Halting the circle: Comprehensive neurogenetics test panels

June 25, 2019

Mayo Clinic uses comprehensive next-generation sequencing panels for the diagnosis of neurogenetic disorders, including neuropathy, epilepsy and neuromuscular conditions. The testing covers the expanding genotype-phenotype complexity of these conditions, facilitating timely, accurate diagnosis and optimal treatment.

"Many patients with these disorders keep circling back — getting additional referrals and repeating the same tests without getting an answer. We have developed targeted panels in an effort to provide quicker diagnosis of genetic causes and cost benefits," says Christopher J. Klein, M.D., a neurologist at Mayo Clinic in Rochester, Minnesota. "We are committed to developing tests that provide accuracy and value."

The epilepsy and neuromuscular testing allows physicians to order custom gene panels. "Occasionally a physician might have a patient whose phenotype runs so true to the disorder that testing for the whole panel isn't needed — only a couple of genes," Dr. Klein says. At Mayo Clinic Laboratories, physicians can select the genes they wish to have tested; the genes listed on the lab's website link to an online catalog of human genes and genetic disorders, for additional information.

Algorithms to guide diagnosis

Mayo Clinic has developed and published diagnostic algorithms that utilize the targeted next-generation sequencing approach as well as onset age, family history and bedside clinical findings. The algorithms are clickable PDFs with links to the recommended testing.

The hereditary peripheral neuropathy algorithm includes a neuropathy test panel that incorporates 197 genes. Identifying a genetic cause for neuropathy has significant therapeutic implications. For example, last year the Food and Drug Administration approved two medications for the treatment of transthyretin (TTR) amyloidosis, a severe form of inherited neuropathy.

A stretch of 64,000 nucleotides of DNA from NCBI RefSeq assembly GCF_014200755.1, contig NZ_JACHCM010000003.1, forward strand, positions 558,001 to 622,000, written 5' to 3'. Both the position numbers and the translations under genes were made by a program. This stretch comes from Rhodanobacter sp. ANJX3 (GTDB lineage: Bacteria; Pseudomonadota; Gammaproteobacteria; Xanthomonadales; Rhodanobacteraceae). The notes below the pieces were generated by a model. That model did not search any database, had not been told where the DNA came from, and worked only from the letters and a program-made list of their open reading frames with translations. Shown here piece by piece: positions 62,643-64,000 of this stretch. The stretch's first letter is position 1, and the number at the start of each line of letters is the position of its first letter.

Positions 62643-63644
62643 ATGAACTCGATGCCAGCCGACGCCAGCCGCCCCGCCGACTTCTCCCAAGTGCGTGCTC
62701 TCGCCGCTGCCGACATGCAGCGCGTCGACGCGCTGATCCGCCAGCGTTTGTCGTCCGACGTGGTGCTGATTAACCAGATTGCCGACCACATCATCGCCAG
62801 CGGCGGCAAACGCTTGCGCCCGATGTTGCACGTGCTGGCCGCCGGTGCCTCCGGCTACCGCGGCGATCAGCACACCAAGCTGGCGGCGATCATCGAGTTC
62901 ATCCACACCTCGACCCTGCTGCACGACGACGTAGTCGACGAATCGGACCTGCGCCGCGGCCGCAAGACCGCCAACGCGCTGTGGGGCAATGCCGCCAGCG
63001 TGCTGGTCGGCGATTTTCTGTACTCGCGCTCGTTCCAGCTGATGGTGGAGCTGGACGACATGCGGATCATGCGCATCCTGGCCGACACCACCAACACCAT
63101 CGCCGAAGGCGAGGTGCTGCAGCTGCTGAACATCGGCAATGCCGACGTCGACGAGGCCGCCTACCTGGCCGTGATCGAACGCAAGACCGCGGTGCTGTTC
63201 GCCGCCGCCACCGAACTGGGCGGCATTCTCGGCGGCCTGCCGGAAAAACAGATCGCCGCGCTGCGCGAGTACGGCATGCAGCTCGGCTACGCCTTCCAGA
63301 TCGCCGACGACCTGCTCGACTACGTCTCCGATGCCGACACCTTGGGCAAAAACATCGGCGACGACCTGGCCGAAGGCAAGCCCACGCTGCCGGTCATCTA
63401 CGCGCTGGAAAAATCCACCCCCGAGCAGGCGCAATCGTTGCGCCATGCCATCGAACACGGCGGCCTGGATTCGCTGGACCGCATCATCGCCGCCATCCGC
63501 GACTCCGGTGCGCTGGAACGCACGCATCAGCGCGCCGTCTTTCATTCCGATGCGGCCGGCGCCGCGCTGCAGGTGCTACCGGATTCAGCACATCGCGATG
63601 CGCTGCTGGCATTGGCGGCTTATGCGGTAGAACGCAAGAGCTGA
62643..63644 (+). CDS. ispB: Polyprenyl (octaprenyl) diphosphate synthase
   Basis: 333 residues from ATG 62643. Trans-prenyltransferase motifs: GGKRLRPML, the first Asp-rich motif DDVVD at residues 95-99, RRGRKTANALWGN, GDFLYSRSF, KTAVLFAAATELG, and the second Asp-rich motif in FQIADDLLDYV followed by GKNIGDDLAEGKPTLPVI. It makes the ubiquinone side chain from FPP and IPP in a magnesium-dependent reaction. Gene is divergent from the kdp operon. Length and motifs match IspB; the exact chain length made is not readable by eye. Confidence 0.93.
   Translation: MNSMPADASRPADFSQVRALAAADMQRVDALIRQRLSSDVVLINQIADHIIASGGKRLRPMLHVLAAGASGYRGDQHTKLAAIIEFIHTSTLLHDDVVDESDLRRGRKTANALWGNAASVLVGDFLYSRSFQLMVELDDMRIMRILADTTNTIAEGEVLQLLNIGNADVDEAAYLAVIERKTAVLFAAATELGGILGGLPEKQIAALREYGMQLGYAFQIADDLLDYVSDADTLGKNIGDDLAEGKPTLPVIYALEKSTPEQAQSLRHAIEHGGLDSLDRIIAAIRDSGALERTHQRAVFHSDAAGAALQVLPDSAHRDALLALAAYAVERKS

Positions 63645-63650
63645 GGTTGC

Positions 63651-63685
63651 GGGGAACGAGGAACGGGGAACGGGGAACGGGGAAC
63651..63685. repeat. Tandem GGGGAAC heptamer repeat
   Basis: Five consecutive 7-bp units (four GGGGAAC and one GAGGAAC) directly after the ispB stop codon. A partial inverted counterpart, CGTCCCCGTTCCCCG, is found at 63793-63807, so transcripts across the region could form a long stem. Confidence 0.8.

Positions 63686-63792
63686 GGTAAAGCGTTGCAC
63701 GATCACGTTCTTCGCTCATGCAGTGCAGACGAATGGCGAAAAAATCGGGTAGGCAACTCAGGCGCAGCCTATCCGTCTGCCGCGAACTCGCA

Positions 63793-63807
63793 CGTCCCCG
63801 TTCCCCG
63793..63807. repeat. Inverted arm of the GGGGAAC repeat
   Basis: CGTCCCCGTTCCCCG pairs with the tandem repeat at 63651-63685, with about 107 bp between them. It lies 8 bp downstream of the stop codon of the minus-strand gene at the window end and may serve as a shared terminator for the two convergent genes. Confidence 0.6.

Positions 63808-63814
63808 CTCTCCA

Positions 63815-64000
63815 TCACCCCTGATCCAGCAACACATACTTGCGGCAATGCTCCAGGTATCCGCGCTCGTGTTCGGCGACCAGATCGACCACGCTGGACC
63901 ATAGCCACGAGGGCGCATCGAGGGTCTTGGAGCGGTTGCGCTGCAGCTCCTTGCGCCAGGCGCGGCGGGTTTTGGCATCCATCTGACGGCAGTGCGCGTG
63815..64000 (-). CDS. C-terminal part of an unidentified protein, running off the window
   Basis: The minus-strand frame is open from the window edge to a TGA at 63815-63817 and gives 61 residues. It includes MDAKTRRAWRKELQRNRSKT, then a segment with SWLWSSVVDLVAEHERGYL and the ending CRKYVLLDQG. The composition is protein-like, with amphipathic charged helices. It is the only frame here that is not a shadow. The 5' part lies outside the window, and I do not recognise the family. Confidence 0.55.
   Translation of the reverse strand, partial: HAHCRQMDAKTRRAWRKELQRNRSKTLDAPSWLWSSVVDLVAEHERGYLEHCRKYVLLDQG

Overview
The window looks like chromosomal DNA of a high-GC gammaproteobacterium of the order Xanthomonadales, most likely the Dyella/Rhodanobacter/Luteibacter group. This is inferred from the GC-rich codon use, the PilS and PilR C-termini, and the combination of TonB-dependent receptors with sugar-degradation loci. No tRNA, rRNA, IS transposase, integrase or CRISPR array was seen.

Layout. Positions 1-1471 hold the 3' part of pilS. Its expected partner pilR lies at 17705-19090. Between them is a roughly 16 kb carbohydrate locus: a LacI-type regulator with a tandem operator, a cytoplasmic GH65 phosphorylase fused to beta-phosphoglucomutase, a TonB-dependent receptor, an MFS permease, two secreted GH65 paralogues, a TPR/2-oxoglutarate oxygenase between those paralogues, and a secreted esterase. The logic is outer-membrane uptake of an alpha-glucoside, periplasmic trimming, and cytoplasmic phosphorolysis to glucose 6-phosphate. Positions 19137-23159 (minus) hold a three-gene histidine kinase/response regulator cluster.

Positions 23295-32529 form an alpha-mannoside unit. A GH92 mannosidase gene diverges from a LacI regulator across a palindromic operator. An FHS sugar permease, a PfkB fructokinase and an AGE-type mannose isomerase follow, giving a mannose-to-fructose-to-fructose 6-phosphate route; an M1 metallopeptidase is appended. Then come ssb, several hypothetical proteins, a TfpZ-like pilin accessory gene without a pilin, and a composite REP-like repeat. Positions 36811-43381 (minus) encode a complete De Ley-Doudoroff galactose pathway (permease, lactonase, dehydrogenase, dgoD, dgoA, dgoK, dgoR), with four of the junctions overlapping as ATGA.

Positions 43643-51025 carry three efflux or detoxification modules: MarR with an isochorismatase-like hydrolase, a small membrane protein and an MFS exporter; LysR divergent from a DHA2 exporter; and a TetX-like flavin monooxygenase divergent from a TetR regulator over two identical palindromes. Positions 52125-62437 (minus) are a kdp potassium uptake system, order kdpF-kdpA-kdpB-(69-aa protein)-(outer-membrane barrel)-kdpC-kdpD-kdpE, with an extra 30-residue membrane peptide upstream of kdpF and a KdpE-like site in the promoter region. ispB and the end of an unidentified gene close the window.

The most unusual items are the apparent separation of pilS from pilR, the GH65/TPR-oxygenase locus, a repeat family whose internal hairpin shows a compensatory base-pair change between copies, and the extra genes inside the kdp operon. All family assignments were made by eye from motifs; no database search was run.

"If TTR amyloidosis is caught early, these drugs can reverse it. If the diagnosis is made later, the drugs can stop the neuropathy from progressing," Dr. Klein says. "That's the future of neurogenetics — finding therapies that target particular genes." He notes that laboratory research is underway to find additional therapies targeting PMP22, another gene associated with the most commonly known inherited neuropathy.

Similar testing algorithms for familial epilepsy and inherited neuromuscular myopathy are available from Mayo Clinic Laboratories. They were developed under the leadership of Erik C. Thorland, Ph.D., and Zhiyv (Neal) Niu, Ph.D. As with inherited neuropathy, the goal for familial epilepsy and neuromuscular myopathy is timely diagnosis and treatment.

"Genetic epilepsy often presents in infants with devastating consequences," Dr. Klein says. "Finding a genetic abnormality can sometimes lead to a change in medical management." Mayo Clinic's unexplained refractory and/or familiar epilepsy algorithm also includes metabolic tests and autoimmune evaluations that might be considered.

Identifying a genetic cause for a neuromuscular condition can sometimes help a patient avoid a muscle biopsy. "There remains a role for biopsies, if the test panel results are negative or inconclusive," Dr. Klein says. "But at Mayo Clinic, we are working to reduce unnecessary and invasive tests."

New test for NAM

In addition to neurogenetic panels, Mayo Clinic has a range of autoimmune neurology testing ― including a new test for necrotizing autoimmune myopathy (NAM), a serious muscle disease. A rare subset of people with NAM have a chronic disease course that can be mistaken for genetic forms of the disease. Early, aggressive immune therapy management can improve outcomes for people with NAM.

Mayo Clinic's test is a single evaluation that incorporates both antibodies commonly associated with NAM — HMGCR-IgG and SRP-IgG. The detection of SRP-IgG is facilitated by a highly sensitive immunofluorescence-based assay that can discern the distinctive, characteristic pattern in a patient's serum.

"At Mayo Clinic, we talk about matching the right patient with the right doctor," Dr. Klein says. "Similarly, we are trying to match the right patient with the right test, for the greatest value and most rapid and accurate diagnosis."

For more information

Custom gene ordering. Mayo Clinic Laboratories.

Hereditary Peripheral Neuropathies Diagnostic Algorithm. Mayo Clinic Laboratories.